Make sure to stop by next week where this series on discipleship continues with How You Can Make Disciples!

Feature Friday (1/9/15)

imagesModesty. An issue that almost makes you cringe. However, when you speak of such a topic around Christians and in regards to church attire, the debate will rage. So this week’s collective post brings great insight into the question of modesty in answering the question: “What To Say to That Immodestly Dressed Girl at Church“.

Enjoy and be with the Lord’s people on the Lord’s day!

Getting Outside of Me

More Important than Getting Things Done

Donny. Just another name, another face, another person in the endless sea of faces (as the band Kutless once put it in a song title) someone may interact with everyday. However, Donny taught Tony Anderson an important lesson; a lesson I believe every human being needs a reminder of daily. But also a lesson every believer in Jesus Christ needs challenged with and encouraged with. In a world full of getting things done, checking things off of to do lists, and getting to the top of our dreams, Donny is a much needed rebuke and reminder. This video speaks volumes about relationships and the importance of them. But even greater this video speaks volumes about a a lifestyle of discipleship the church needs to be focused on. Who helps you get outside of yourself?

Discipleship: The External Characteristics of a Disciple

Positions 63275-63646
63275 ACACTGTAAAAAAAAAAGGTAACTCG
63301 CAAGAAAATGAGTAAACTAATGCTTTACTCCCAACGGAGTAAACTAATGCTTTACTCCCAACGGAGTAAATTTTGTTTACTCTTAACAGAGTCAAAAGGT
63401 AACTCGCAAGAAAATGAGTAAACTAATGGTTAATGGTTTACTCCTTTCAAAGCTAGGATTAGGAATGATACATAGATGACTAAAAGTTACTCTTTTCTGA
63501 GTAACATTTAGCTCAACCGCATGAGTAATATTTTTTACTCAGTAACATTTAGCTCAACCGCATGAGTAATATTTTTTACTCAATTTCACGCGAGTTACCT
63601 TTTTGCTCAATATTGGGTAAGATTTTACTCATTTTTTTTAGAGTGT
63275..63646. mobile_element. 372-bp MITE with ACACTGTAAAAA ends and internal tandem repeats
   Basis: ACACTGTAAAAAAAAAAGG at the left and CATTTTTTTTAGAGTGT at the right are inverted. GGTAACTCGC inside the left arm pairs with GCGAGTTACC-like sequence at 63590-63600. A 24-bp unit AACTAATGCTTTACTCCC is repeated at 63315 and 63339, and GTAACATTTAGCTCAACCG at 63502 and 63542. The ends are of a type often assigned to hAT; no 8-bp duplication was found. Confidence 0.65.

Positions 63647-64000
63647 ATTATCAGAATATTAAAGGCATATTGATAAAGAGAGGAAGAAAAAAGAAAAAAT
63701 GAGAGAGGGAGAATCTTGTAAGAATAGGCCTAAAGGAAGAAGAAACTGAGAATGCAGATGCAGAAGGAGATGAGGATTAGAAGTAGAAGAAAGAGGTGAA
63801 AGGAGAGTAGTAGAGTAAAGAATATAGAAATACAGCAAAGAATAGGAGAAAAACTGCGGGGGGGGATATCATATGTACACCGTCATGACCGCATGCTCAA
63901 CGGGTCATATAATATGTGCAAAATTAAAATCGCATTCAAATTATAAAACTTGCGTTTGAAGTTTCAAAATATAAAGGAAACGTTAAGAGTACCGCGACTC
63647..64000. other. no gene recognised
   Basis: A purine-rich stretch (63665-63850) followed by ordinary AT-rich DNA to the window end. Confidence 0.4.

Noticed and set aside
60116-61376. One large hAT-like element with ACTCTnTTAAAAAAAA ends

discipleship_graphic1aMatthew 28:19 says, “Go therefore and make disciples”. This was Jesus’ final command to his disciples as He left this earth to return to the Father in heaven—five simple words that form one small statement. But this final command of Jesus summarizes His purpose for those who call themselves His followers, His disciples, those who wish to learn from Him. While this commission from Jesus has been performed for millennia since the ascension, it is often vague or misunderstood so that those who believe themselves to be “making disciples” really are not. So what does a disciple-maker do? What does it look like for one to make a disciple? In order to make disciples one must know what a disciple is, what the internal characteristics of a disciple are, what the external characteristics of a disciple are, how Jesus made disciples, how one will make disciples, as well as what success will look like in making disciples. This series will engage those topics continuing with: The External Characteristics of a Disciple. The gospel of John lays out the external characteristics of a disciple which include an abiding in the word, a loving one another, and bearing fruit.